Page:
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Boyce Avenue's Daniel Manzano Shares His Top 3 YouTube Tips for DIY Musicians

Photo by Eric Sarasota

By now, every musician out there – whether just getting started or something of a veteran – should be aware that YouTube is an incredibly important platform to anybody in the music space. It’s where millions of people go every day to listen to music and for entertainment. You need to have a presence on the site, and you need to do it right.

One band that's proven that they know what they're doing when it comes to YouTube is Boyce Avenue. The band isn’t signed to a major label, they've never charted a major hit, and yet they're one of the most popular channels on the site. The group has surpassed two billion – yes, billion with a B – views, and they're still going strong.

What makes them so successful on YouTube if they aren’t superstars? Those are the types of numbers that one would expect from someone like Beyoncé or Katy Perry, but not an unsigned, DIY band. I spoke with Boyce frontman Daniel Manzano recently, and he shared three important pieces of advice for anybody, musician or otherwise, who's looking to be successful on YouTube.

Stop Trying So Hard to Go Viral – It's Hurting Your Music Career

Photo by Ryan McGuire via gratisography.com

Ever since a certain baby named Charlie made the world-changing decision to bite his brother’s finger in front of a camera, marketers have developed an obsession with the idea of going viral. As with many marketing phenomena, this idea has made its way into the music world as well. Now, rather than building a fanbase through the traditional method of playing shows and releasing albums, many musicians are looking to fast-track their way to success by creating viral videos. After all, who wouldn’t love becoming an overnight sensation thanks to the success of a single video?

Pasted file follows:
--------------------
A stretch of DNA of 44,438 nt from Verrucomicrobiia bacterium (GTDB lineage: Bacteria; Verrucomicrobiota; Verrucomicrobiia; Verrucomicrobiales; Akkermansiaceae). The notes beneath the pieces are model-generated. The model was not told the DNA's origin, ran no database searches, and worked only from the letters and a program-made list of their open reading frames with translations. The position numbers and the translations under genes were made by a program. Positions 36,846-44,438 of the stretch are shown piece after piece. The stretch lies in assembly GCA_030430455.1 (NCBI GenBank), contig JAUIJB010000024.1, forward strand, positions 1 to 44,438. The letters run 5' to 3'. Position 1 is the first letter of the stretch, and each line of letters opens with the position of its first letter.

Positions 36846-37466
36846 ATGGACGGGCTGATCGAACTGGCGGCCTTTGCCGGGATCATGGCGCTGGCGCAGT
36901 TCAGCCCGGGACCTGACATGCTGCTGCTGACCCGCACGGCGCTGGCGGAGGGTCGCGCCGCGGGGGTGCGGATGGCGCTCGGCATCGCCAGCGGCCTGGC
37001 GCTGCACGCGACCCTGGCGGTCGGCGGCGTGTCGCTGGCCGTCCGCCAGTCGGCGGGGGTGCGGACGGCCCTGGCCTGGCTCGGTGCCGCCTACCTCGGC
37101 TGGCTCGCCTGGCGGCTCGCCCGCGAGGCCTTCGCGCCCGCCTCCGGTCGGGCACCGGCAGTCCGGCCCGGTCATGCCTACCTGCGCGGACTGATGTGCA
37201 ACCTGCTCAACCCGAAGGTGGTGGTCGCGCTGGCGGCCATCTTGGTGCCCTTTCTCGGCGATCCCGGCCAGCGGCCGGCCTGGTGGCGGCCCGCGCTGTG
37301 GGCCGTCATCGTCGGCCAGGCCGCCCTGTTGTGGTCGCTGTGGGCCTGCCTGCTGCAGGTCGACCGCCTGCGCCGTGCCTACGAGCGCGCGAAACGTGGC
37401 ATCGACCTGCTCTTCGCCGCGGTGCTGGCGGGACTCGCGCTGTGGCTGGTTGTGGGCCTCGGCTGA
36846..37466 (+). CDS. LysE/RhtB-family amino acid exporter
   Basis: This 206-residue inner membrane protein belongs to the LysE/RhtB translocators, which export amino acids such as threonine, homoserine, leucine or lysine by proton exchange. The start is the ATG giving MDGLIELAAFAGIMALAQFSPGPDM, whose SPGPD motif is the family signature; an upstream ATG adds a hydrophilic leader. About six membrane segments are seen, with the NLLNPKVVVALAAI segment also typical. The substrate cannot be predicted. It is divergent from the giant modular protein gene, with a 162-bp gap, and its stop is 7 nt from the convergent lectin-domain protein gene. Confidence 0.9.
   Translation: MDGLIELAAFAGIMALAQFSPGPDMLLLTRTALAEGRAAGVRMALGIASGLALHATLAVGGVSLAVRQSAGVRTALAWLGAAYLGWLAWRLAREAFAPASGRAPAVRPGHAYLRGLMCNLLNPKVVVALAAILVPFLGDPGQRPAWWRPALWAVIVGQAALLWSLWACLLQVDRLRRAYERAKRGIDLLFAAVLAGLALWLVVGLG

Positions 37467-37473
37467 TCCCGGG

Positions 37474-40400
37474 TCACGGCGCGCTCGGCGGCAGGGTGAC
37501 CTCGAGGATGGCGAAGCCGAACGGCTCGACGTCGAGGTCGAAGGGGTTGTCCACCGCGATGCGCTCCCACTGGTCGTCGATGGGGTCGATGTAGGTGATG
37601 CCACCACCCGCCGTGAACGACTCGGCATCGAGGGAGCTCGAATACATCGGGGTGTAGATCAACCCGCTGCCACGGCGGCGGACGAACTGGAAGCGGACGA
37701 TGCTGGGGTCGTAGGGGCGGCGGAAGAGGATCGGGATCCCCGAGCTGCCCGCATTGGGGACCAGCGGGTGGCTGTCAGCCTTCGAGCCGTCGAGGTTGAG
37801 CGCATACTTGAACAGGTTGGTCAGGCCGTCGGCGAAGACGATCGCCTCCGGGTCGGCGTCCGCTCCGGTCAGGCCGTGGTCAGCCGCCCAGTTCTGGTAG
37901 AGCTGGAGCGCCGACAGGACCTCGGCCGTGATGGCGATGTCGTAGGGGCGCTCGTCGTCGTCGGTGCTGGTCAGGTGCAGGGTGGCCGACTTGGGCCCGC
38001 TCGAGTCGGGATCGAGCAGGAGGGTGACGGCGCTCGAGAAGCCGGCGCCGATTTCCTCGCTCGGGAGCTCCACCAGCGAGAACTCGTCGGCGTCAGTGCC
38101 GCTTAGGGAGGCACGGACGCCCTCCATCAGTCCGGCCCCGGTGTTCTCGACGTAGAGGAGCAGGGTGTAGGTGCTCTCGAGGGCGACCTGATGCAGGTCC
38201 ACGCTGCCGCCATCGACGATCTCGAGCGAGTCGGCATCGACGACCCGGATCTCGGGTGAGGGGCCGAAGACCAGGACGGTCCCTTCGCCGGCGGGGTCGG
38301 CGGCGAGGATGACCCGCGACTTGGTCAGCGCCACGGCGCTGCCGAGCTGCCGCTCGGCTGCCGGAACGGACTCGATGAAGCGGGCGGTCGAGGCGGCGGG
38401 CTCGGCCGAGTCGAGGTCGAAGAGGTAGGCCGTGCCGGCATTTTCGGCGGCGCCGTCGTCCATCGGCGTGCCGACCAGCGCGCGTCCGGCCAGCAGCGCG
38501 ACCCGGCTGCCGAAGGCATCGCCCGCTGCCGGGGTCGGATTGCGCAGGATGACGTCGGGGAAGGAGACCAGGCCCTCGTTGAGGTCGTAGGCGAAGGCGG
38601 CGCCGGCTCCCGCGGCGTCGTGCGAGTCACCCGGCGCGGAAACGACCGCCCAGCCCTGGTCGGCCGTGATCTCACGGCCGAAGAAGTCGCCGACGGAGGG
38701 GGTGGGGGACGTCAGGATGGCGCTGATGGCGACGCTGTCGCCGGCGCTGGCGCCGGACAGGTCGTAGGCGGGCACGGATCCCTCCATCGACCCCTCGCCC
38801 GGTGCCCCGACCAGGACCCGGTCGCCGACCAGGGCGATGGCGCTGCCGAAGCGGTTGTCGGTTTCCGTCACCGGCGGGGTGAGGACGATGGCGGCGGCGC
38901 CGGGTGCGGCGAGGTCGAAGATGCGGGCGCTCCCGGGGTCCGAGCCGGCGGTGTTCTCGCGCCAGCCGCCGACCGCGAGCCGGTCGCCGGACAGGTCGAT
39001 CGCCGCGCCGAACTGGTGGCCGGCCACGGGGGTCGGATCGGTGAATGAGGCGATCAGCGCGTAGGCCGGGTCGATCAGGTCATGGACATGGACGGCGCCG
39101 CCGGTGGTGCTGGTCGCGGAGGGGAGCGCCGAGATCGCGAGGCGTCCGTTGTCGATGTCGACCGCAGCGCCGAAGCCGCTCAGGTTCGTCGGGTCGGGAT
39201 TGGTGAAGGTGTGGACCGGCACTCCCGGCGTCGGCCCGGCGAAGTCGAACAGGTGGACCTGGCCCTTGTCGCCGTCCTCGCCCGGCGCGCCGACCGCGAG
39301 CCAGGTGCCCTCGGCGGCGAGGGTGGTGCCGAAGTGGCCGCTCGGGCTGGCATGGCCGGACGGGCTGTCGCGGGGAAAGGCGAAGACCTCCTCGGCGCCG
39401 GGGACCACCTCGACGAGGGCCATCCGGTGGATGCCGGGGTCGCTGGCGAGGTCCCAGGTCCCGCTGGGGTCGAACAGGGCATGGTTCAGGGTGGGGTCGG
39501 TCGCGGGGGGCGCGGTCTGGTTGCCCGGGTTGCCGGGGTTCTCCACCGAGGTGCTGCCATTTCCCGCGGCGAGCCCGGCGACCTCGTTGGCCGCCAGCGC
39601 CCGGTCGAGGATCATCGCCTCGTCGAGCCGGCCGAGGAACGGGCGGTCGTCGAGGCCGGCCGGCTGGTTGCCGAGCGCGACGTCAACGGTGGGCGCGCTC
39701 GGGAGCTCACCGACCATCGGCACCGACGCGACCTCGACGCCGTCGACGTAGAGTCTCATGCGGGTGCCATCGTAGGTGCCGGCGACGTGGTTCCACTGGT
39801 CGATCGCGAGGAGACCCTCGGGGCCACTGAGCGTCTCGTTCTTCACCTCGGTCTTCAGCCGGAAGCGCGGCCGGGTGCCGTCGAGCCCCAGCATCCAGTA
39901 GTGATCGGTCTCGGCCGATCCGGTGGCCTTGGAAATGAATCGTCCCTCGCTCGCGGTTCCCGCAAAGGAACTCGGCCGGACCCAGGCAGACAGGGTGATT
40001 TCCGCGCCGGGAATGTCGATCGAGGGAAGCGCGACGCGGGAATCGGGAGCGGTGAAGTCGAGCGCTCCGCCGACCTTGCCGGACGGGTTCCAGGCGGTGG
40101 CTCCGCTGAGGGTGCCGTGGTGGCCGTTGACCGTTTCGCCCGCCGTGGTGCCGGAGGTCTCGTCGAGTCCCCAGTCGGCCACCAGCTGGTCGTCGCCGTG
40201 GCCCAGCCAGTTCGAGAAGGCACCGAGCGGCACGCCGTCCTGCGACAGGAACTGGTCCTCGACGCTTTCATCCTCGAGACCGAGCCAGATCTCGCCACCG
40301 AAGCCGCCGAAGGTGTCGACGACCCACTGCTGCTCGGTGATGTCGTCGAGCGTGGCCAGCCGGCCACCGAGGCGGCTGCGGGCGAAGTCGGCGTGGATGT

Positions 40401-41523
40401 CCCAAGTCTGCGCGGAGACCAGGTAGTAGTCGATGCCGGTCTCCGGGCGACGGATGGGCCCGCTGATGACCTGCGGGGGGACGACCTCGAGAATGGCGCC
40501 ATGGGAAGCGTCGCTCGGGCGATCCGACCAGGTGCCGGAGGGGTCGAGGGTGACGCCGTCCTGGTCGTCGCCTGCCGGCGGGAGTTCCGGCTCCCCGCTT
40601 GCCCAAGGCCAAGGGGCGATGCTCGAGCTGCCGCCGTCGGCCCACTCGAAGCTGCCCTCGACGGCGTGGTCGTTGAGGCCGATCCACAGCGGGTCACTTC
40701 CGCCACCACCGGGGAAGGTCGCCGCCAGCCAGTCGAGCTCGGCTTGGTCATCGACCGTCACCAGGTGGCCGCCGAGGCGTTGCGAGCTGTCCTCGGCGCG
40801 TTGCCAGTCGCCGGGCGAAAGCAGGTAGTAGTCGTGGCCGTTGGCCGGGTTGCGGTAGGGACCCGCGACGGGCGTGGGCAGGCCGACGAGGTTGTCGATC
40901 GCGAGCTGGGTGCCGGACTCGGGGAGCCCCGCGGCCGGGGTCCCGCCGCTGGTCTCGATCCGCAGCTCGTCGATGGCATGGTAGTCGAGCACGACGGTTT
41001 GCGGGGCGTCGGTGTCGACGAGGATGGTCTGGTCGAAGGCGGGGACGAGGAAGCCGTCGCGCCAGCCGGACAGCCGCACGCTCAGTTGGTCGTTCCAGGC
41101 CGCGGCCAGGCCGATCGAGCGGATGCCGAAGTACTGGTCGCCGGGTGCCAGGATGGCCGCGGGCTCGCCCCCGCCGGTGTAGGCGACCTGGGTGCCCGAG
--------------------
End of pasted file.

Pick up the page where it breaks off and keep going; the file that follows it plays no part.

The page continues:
But what if going viral wasn’t the wonderful thing we all imagine it to be? And what if trying to go viral could actually be hurting your music career?

How to Create a YouTube Strategy Without Official Music Videos

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This article originally appeared on The Daily Rind.

 

YouTube has become the most accessible resource for rich media and drives our demand for variety in unprecedented ways. Over the years, music has cemented itself as a pillar of the YouTube ecosystem, and we expect that same level of variety to suit our listening habits. It was never enough to search for an artist and be served a random list of music videos completely out of context.

Musicians: 4 Ways to Improve Your YouTube Channel Homepage

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YouTube might not have started out as a music service, but it's become one of the world's most popular ones over the years, and your music needs to be there.

Advertising revenue may be low, but that doesn’t mean you don’t want to grab as many viewers as possible. It’s great to keep your fans coming back, but a well-designed, visual-heavy page will hopefully also attract new listeners, some of whom may become big fans of yours. Your YouTube profile page is sort of a home base for you on the site, and while people come for your videos, many of them will check out your page to learn more, so you need to make sure you’ve made it as perfect as possible.

Here are the biggest areas where you need to focus some attention.

What Is the New YouTube Music App, and What Does It Mean for Artists?

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This article originally appeared on The Daily Rind.

 

One year ago, YouTube launched Music Key Beta, the long-rumored subscription service for the behemoth video-hosting social network. YouTube was clearly hungry for feedback: they extended the initial trial period from six months to nine, finally ending it for US users in September. During the summer, YouTube released two new apps: Kids and Gaming (the latter of which I told you about a few weeks ago). And this past month, the trifecta was made complete with YouTube Music, an app based largely on user feedback from Music Key's trial period.